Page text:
Hippodonta qingdaoensis differs from congeners in having a unique stria pattern: the areolae in the middle transapical striae are less developed or absent on the primary side of the valve, appearing two areolae per stria under LM (Table 2). One of the areolae is adjacent to the raphe and the other one is along the valve margin. This kind of stria pattern also appears in Navicula wasmundii Witkowski, Metzeltin et Lange-Bertalot. However, Navicula wasmundii lacks the two diagnostic features of Hippodonta mentioned above. Hippodonta qingdaoensis most closely resembles Hippodonta minuta Pavlov, Levkov, D.M. Williams et Edlund; both species have linear-lanceolate valves with broadly rounded apices and bow-tie-shaped central areas. However, in addition to exhibiting the unique feature mentioned above, H. qingdaoensis can be distinguished from H. minuta by its smaller valve size (6.8–11.0 μm vs. 12.5–17 μm) and higher stria density ((11–14)/10 μm vs. (8–12)/10 μm). Hippodonta qingdaoensis also resembles H. pseudoacceptata (Kobayasi) LangeBertalot and H. dulcis Potapova but differs from them in valve outline (linear-elliptic to linear rhombic in H. pseudoacceptata and lanceolate with acute apices in H. dulcis) and stria density, which is lower in H. qingdaoensis ((11–14)/10 μm in H. qingdaoensis vs. (15–21)/10 μm in H. pseudoacceptata and (14–17)/10 μm in H. dulcis). Moreover, H. minuta, H. pseudoacceptata and H. dulcis are all originally reported from freshwater or brackish water rather than marine environments (Kobayasi and Mayama, 1986; Pavlov et al., 2013; Potapova, 2013). Hippodonta qingdaoensis also resembles H. sp. sensu Al-Handal, Compére et Riaux-Gobin (2016). Both have a similar valve outline. However, H. qingdaoensis differs from the latter species in having its unique stria pattern and a much lower stria density ((11–14) /10 μm vs. (18–20)/10 μm).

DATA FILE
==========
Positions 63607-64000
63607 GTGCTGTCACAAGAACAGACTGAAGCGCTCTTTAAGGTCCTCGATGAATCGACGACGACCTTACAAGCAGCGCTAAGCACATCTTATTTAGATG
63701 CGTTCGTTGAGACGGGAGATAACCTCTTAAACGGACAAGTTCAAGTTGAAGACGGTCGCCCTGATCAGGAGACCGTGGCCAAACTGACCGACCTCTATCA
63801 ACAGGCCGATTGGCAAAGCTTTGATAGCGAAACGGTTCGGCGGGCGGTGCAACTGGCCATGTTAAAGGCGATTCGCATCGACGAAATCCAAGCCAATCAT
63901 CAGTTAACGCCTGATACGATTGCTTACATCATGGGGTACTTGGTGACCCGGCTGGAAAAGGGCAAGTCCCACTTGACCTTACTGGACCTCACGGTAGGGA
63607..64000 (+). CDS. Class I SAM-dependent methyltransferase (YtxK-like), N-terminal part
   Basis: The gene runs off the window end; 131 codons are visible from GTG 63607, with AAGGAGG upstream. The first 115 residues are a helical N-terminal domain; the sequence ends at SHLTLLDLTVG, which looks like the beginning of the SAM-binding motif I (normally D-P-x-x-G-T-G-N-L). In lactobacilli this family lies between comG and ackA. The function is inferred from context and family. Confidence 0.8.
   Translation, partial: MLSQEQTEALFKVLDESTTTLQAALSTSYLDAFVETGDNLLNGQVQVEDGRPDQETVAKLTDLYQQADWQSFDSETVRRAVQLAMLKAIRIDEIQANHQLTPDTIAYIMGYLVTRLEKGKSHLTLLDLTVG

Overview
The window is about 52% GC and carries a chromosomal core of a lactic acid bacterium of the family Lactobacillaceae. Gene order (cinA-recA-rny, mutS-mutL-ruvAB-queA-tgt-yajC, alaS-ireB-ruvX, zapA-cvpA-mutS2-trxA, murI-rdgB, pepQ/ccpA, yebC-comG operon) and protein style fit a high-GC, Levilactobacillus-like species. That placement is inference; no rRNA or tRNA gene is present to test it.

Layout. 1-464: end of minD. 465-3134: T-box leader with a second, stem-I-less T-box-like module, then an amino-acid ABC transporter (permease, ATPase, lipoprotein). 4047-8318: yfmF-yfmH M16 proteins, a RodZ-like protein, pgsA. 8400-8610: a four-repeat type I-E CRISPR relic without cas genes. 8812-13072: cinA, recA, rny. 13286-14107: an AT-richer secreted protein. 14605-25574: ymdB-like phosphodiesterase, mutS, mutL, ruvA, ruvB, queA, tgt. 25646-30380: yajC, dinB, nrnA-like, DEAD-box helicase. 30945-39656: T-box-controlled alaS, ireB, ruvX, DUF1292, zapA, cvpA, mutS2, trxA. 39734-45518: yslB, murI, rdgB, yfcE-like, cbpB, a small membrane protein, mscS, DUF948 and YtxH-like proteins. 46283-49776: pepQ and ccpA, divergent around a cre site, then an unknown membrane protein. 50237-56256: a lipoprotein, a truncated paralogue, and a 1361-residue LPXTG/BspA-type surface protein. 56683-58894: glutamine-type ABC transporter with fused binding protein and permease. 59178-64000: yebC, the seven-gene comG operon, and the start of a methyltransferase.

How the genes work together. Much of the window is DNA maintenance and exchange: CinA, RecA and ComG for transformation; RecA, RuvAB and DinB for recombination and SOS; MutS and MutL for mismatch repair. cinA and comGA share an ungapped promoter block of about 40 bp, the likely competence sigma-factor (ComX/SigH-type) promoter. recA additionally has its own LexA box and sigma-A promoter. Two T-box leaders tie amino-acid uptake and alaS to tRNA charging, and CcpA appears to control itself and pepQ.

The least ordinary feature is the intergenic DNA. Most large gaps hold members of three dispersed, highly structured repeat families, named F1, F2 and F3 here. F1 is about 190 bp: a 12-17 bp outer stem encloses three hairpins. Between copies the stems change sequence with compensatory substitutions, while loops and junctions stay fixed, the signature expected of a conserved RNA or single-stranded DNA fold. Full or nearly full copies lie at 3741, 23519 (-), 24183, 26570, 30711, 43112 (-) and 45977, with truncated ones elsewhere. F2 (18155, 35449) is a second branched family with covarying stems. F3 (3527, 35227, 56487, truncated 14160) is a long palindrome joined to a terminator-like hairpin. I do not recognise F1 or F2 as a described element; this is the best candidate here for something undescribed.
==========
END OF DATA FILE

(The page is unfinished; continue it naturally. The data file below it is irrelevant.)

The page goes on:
During our survey of marine benthic diatoms in Dasha'ao, Nanji Islands and Qingdao No.1 Bathing Beach, we observed five Hippodonta species: H. nanjiensis sp. nov., H. qingdaoensis sp. nov., H. linearis (Østrup) Lange-Bertalot, Metzeltin, et Witkowski, H. cf. dulcis and H. fujianensis. These species represent all the Hippodonta species recorded from the China coast of the Pacific. In contrast, among the 13 Hippodonta species reported from coastal areas, nine were reported from the coastal areas of the Atlantic, viz., H. caotica Witkowski, Lange-Bertalot et Metzeltin; H. germainii Lange-Bertalot, Metzeltin et Witkowski; H. kaiseri Lange-Bertalot, Metzeltin et Witkowski; H. kociolekii Lange-Bertalot, Metzeltin et Witkowski; H. lesmonenis Lange-Bertalot, Metzeltin et Witkowski; H. linearis, H. ruthnielseniae Lange-Bertalot, Metzeltin et Witkowski; and H. umbilicatissima (Reichardt) Reichardt (Lange-Bertalot et al., 1996; Witkowski et al., 2000). AlHandal et al. (2016) also mentioned seven Hippodonta species in the West Indian Ocean; unfortunately, they could not identify these species due to insufficient specimens. The data indicate that Hippodonta species commonly occur in coastal areas worldwide. However, Hippodonta species are usually low in abundance and easily confused with Navicula species in routine LM examination because the diagnostic features cannot be revealed under light microscope. Thus, the diversity of Hippodonta in coastal areas is presumably still underestimated. Extensive taxonomic works remain needed to reveal the diversity and distribution of Hippodonta.5 CONCLUSION
Two new species of marine benthic diatoms, Hippodonta nanjiensis sp. nov. and H. qingdaoensis sp. nov., are described from the intertidal sandy sediments of Nanji islands in the East China Sea and Qingdao No. 1 Bathing Beach in the Yellow Sea, respectively. H. nanjiensis can be easily distinguished by its unique large round central area. H. qingdaoensis has a unique stria pattern from that of its congeners. This study expands our knowledge of the diversity and distribution of the genus Hippodonta on the coast of China.6 DATA AVAILABILITY STATEMENT
The authors declare that the data supporting the findings of this study are available within the article. The data will be available on request from the corresponding author.7 ACKNOWLEDGMENT
The authors are grateful to three anonymous reviewers for providing constructive suggestions, and to Mrs. Houcai CAI, Wandong CHEN, and the staff of the Nanji Islands National Marine Natural Reserve Research Institute for their help in sample collection.